Country Doctor Community Health Centers executive director Raleigh Watts says the nonprofit’s new Capitol Hill dental clinic is set to open on time and on budget, taking current clients first in an effort to maximize its suite of health-care services.
“We are going to clean teeth the first week of January, come hell or high water,” Watts said during a tour of the 19th Avenue site on Monday, Sept. 17.
Watts inherited the project, located next door to Country Doctor’s Capitol Hill community clinic, 500 19th Ave., from former director Linda McVeigh — the first leadership change in 41 years. He had served on the CDCHC board for two decades, and provided consultant work previously for the Bill and Melinda Gates Foundation, World Health Organization, UNICEF and the Center for Disease Control.
Demolition of the old Betty Lee Manor building started in early November 2017, after Country Doctor spent two years working out its plans for a four-story dental clinic and apartment building through the East Design Review Board.
The $7 million project has all its government funding secured, Watts said, and applications are out to several foundations. Bank financing will cover a portion of the construction cost, as will reserves. The capital campaign has reached about 93 percent of its funding goal, and the hope is to narrow that gap during Country Doctor’s annual fundraising dinner on Saturday, Oct. 20, at the Museum of History & Industry (MOHAI). Tickets are $135 per person and available for purchase at countrydoctor.org/dinner.
The Country Doctor Community Clinic was already cramped for space before Betty Lee Manor came down. Demolition pushed auxiliary services and administrative offices over to the clinic.
“We had to stuff everybody in,” said Watts, who has been working from home since coming aboard.
The ground floor needed to be designed like a storefront, Watts said, and tenants will bank to the left to get to their apartments while patients keep to the right. There will be six rooms on the ground floor for non-medical services, such as the WIC program and maternity and diabetes education, Watts said.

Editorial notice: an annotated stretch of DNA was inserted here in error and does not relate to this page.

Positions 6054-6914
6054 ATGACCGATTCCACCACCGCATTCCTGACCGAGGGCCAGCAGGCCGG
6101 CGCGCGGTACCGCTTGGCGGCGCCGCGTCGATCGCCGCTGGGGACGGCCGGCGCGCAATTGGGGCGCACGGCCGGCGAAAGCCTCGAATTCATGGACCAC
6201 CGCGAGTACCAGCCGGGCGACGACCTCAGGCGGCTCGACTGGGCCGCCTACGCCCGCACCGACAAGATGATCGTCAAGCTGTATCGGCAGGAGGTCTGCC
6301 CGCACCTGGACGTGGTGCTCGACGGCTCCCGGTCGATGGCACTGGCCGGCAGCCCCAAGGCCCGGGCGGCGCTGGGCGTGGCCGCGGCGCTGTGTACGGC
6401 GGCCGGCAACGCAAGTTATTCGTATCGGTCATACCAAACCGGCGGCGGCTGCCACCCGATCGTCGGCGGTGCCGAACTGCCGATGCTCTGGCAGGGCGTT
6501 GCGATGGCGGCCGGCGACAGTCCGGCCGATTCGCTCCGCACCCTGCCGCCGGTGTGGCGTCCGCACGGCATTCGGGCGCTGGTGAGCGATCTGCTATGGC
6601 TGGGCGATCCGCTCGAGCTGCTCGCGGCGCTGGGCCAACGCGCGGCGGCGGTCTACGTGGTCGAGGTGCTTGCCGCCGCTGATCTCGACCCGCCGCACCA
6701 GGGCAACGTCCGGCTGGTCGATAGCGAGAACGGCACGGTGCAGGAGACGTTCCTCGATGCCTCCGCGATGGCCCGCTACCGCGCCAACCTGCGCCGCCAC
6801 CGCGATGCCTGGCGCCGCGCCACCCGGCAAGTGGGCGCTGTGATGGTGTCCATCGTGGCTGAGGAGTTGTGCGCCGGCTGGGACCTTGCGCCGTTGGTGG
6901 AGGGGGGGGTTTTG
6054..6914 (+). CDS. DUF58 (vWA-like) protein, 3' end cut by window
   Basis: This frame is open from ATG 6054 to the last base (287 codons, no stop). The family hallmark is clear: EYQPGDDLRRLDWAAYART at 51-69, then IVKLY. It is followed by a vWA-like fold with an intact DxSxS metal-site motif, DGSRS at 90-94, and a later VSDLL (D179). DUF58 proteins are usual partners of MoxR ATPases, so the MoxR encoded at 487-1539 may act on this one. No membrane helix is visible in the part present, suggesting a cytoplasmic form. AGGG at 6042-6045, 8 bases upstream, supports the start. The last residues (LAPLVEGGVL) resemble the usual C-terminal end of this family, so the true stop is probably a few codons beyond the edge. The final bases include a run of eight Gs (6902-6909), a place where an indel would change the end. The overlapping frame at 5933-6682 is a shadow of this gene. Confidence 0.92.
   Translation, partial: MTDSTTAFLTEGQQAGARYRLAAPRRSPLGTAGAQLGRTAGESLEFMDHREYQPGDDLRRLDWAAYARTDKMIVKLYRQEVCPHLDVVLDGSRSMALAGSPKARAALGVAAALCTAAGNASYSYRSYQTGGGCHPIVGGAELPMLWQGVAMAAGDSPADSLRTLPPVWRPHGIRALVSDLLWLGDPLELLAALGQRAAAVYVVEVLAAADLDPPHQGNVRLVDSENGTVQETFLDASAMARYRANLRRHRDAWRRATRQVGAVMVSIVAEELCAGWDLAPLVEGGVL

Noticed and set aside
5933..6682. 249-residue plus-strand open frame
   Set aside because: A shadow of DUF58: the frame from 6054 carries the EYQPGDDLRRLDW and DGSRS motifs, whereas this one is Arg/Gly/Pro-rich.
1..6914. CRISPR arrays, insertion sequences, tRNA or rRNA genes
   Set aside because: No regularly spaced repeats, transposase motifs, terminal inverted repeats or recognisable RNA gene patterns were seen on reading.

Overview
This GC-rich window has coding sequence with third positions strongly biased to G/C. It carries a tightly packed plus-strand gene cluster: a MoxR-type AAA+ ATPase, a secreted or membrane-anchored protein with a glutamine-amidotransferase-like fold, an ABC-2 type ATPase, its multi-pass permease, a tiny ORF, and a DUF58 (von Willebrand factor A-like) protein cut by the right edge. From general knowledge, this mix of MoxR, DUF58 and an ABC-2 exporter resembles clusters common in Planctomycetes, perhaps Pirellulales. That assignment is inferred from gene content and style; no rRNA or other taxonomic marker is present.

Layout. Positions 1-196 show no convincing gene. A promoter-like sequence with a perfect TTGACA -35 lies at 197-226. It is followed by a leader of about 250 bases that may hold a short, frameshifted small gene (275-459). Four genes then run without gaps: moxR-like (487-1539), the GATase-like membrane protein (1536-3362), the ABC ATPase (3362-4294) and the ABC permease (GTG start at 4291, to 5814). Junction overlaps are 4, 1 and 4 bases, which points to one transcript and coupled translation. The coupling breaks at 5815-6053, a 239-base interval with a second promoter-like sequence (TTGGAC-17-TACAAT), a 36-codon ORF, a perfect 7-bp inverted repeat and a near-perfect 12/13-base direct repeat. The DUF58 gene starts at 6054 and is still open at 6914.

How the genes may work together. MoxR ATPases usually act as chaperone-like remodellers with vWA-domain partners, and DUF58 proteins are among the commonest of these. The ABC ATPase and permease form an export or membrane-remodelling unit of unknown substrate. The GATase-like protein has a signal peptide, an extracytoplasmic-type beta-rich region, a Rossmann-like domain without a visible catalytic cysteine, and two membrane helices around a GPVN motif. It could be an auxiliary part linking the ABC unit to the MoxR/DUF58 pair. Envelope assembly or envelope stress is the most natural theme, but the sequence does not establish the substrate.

The clinic will have eight dental chairs, and Country Doctor plans to serve 100 patients per day. There will also be a panorama X-ray room. Watts said Country Doctor is still determining the scope of the dental work it will be able to provide, but clients will need referrals for things like dentures or braces.
People who have avoided or been unable to visit a dentist for years will require multiple visits to catch up, Watts said, and Country Doctor will first prioritize its medical patients, particularly people with compromised immune systems and pregnant women.
“People who it really helps to have a healthy mouth to fight off infection,” Watts said.
Many private dentists don’t take Medicaid payments, Watts said, and the University of Washington’s School of Dentistry and Neighborcare Health, which leases space at Country Doctor’s Carolyn Downs Family Medical Center on East Yesler, can only help so many patients.
The east half of the second floor will be dedicated for social services, triage nurses, behavioral health, an HIV team and nurse case managers, while the west end will include administrative officers and a staff conference room. Sarah Huffbauer, a family medicine doctor who joined Monday’s tour, said staff has been meeting at the Miller Community Center due to a lack of space currently.
Once the dental clinic building is completed, which Watts anticipates will be in mid-December, the additional space will also be a boon for the community clinic next door.
Country Doctor plans to use its freed up space to add an additional exam room, with enough space for staff to collaborate when working with a patient.
“What we really want to do is be able to provide team-based care,” Watts said.
The community clinic’s pharmacy also lacks the capacity to carry all of the medications its patients need, Watts said, meaning half of them have to get their prescriptions filled at Walgreens or Bartell's.
The top-two floors of the dental clinic building will include eight market-rate apartments, with an even mix of one-bedrooms and studios, which will provide a consistent revenue stream for Country Doctor. Watts said Marathon Properties will manage the apartments, and is helping Country Doctor determine the rental rates that would be most reasonable.
Country Doctor had discussed making the apartments available to low-income residents, but discussions with affordable housing developers led the nonprofit to realize it wouldn’t be feasible from an operations standpoint, Watts said. The hope is to start advertising the units soon.
“People will have to rent them sight unseen,” he said.
The building’s elevator will be double-sided, so clinic staff can enter on one side while residents enter through the other. Key cards will be also be used to keep the clinic side of the building secured.
Country Doctor is constructing the building to meet LEED standards, but isn’t seeking certification. That includes adding features like a rainwater retention deck, solar panels on roof and a staff showering facility to encourage people to bike to work.
Learn more about Country Doctor’s services at countrydoctor.org.